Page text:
Flybe hits turbulence as it issues profit warning
British Regional airline Flybe, which operates flights from Cork, Dublin, Knock, and Belfast, has warned over profits after incurring higher-than-expected aircraft maintenance costs.
The firm said its drive to improve the reliability of its planes, in particular the Bombardier Q400 turboprop, will see profits dive in the first half of the year.
Flybe said adjusted profit before tax is forecast to come in between the range of £5m to £10m in the period, down from a consensus estimate of £15m.
The diminished figure, which compares with a £15.9m profit in the same period last year, also takes in additional IT costs of £6m linked to the development of a new digital platform.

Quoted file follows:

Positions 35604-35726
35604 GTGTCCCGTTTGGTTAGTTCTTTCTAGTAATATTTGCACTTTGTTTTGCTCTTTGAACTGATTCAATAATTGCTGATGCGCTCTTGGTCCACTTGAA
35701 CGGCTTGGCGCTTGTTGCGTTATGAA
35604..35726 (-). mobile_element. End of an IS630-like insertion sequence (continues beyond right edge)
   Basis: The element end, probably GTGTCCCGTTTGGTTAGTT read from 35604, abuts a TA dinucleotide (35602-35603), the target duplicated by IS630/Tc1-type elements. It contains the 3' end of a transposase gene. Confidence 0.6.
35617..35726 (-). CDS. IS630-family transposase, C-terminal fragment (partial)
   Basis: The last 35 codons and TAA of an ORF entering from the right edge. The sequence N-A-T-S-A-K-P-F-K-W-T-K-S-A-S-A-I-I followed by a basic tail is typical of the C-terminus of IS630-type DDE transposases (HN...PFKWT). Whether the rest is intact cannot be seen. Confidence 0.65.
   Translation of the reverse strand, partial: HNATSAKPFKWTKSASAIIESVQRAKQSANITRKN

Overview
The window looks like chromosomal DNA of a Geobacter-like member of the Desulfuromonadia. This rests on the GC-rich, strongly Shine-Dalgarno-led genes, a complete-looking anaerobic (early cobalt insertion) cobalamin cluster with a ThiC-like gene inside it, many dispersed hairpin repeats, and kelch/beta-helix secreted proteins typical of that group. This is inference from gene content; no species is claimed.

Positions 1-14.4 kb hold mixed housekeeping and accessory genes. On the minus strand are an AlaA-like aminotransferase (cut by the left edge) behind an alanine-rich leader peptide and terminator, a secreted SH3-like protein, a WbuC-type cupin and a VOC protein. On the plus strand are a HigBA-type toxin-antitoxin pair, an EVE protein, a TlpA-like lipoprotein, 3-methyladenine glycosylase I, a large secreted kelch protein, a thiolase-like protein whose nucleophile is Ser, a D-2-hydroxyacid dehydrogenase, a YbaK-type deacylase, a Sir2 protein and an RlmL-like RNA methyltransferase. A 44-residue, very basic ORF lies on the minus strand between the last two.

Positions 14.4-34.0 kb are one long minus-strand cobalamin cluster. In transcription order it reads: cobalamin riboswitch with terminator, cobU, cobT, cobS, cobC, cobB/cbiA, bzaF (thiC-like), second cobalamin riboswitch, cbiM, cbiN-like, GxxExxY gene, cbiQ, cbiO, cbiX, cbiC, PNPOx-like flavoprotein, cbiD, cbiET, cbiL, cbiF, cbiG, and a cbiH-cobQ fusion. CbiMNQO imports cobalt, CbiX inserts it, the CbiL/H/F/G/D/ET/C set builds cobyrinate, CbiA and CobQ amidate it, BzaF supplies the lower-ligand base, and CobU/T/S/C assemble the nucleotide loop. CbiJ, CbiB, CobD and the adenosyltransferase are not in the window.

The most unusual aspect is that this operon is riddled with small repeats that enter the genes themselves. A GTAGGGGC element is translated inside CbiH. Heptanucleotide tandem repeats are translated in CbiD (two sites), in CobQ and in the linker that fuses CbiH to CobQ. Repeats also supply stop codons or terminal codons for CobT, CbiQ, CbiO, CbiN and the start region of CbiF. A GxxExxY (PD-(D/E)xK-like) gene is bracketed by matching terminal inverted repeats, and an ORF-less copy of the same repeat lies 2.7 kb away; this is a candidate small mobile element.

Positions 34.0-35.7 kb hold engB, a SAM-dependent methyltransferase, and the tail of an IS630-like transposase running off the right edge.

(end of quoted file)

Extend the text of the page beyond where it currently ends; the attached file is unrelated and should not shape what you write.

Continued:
Chief executive Christine Ourmieres-Widener said: "While half-year profits are lower than expected, I am confident that we are still on a clear sustainable path to profitability in line with our stated plan.
"The increased maintenance costs are disappointing, but we are already addressing these in the second half and remain focused on improving our cost base and reliability performance."
The announcement comes after slowing consumer demand and over-capacity sent Flybe swinging to a loss last year.
The firm posted a £19.9m pre-tax loss in the year to March 31, compared with a profit of £2.7m the previous year.
However, Ms Ourmieres-Widener added: "Our sustainable business improvement plan is delivering benefits with the fleet size now reducing, and consequently both yield and load factors are increasing."